The Western emphasis on growth has taken root within Christianity. 'Success' for a church is measured in income and membership, which are deceptive metrics.
What should the church be doing during this time of scattering and doctrinal confusion? What did Herbert Armstrong say must be done? Is the gospel limited to preaching to the unconverted?
John Ritenbaugh, reflecting that our concept of time is vastly different from God's, indicates that our spiritual pilgrimage (including our participation in the work of God) is largely a matter of faith, not sight. If we see God in the picture, we will not be impatient, but will be carefully evaluating the evidence whether or …
The largest portion of the great commission demands that the lion's share of time, money, or energy ought to be invested in feeding the flock.
John Ritenbaugh spends some time explaining the phenomena of lying wonders and visions (such as those seen at Lourdes and Fatima) predicted to become more frequent at the end times. This kind of spiritism involves the deceptive work of lying demons rather than disembodied "souls." In chapter 13, the first time Saul is …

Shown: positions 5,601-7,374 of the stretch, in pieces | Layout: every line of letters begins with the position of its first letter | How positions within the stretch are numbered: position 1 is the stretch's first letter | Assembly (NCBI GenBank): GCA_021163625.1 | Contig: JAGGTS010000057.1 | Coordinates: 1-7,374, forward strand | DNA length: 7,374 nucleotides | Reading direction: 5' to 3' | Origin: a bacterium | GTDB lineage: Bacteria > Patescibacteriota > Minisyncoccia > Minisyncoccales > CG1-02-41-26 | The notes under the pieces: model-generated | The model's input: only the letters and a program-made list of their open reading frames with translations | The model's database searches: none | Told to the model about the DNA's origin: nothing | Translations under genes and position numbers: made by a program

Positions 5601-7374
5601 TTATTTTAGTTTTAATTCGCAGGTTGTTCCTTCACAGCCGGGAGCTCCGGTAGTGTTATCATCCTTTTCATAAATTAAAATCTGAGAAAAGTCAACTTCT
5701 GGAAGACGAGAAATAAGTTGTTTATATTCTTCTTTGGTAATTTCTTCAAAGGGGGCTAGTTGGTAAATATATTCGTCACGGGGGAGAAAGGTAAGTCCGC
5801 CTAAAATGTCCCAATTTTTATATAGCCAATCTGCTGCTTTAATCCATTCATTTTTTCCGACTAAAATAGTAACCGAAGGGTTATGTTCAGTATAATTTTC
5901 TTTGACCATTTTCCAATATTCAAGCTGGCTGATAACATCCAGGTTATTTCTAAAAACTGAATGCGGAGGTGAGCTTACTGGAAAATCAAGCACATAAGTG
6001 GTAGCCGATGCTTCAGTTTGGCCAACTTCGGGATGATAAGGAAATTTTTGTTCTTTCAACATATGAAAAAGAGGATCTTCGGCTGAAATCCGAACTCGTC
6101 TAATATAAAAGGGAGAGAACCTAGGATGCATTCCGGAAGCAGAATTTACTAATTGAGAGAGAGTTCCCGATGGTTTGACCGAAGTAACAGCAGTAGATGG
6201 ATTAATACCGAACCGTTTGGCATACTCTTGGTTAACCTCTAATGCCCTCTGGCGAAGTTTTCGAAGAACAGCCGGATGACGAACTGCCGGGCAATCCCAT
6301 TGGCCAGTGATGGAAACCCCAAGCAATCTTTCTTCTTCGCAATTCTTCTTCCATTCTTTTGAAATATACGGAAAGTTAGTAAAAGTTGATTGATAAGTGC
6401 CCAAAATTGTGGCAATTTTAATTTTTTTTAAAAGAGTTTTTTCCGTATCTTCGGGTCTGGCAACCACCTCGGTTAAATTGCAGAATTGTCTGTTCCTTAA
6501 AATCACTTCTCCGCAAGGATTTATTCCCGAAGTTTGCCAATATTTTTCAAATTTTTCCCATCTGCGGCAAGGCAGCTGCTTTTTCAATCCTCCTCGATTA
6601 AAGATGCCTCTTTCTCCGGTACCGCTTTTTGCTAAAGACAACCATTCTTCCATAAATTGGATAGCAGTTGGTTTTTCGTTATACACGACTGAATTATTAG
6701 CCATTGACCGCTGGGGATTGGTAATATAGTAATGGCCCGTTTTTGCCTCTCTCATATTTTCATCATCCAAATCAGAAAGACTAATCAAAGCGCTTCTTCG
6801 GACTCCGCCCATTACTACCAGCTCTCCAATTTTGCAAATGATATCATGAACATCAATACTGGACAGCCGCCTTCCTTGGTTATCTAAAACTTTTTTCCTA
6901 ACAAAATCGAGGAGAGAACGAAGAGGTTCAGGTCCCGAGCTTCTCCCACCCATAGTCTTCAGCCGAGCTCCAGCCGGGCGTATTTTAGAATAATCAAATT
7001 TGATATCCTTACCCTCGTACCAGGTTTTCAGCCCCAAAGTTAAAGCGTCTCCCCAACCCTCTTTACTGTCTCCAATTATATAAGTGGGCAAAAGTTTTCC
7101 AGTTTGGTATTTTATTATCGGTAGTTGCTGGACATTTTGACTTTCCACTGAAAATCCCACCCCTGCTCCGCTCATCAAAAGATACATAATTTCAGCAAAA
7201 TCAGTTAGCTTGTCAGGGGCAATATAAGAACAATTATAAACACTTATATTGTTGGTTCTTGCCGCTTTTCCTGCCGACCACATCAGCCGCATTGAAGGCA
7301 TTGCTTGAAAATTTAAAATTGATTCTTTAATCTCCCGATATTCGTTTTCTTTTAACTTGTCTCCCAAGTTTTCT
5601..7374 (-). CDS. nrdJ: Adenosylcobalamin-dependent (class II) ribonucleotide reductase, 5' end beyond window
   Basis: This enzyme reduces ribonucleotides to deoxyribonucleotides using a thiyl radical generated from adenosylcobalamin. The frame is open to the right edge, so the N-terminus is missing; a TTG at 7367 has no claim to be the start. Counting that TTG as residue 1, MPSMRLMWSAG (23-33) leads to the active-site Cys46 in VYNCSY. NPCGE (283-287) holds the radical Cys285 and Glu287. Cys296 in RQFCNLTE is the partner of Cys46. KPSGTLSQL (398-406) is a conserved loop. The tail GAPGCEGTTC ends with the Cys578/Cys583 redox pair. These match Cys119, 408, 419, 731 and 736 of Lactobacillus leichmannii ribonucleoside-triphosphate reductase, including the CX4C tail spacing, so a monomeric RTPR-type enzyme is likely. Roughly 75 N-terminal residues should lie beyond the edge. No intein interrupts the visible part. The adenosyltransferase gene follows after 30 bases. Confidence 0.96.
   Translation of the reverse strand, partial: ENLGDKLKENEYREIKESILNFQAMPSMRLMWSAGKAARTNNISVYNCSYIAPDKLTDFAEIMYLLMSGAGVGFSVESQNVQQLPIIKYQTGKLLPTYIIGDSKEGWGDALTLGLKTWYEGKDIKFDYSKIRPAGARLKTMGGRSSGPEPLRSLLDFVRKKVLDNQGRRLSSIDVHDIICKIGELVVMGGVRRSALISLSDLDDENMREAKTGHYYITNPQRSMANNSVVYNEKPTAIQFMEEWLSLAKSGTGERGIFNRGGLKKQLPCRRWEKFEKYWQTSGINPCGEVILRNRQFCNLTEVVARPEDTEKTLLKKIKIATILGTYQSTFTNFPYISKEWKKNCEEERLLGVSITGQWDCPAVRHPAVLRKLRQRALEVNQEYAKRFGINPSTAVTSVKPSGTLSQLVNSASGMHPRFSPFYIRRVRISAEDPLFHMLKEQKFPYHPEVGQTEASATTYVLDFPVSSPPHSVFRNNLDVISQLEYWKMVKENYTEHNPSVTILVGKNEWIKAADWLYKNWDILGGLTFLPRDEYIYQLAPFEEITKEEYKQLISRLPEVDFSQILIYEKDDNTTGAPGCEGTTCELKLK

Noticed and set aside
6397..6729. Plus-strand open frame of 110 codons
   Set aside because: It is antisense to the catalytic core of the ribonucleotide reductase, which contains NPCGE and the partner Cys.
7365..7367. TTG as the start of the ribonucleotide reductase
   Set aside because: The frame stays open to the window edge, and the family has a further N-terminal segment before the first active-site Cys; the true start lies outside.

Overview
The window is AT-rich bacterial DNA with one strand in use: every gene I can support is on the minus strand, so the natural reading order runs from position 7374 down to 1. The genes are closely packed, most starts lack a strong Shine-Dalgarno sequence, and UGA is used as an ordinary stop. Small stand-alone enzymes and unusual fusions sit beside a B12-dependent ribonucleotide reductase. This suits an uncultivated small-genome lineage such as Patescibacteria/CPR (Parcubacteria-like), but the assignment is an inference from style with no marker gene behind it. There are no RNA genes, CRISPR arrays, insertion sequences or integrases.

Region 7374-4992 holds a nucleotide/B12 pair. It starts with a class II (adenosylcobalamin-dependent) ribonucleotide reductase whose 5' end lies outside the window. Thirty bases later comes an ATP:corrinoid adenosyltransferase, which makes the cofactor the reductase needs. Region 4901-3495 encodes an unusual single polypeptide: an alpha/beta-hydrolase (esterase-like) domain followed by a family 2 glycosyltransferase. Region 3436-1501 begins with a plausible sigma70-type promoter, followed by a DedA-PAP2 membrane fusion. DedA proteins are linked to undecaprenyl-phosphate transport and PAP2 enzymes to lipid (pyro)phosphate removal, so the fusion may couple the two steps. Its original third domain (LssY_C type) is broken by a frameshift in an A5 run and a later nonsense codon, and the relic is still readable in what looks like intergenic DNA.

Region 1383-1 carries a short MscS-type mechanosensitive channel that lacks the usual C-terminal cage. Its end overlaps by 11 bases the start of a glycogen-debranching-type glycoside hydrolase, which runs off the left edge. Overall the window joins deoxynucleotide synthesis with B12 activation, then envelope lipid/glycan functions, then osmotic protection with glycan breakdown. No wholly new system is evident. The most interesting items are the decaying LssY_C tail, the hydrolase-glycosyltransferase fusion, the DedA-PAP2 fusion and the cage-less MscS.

The socio-cultural milieu before the writing of Hebrews created difficulties for the Jewish converts to the Gospel, who were deemed to be traitors.
John Ritenbaugh admonishes the greater church of God that we make a conscious effort to feed the flock (devoting more effort, time, energy, and money than for preaching the Gospel as a witness for the world) until we get ourselves straightened out first. To preach to the world and ignore a disintegrating flock is like a husband …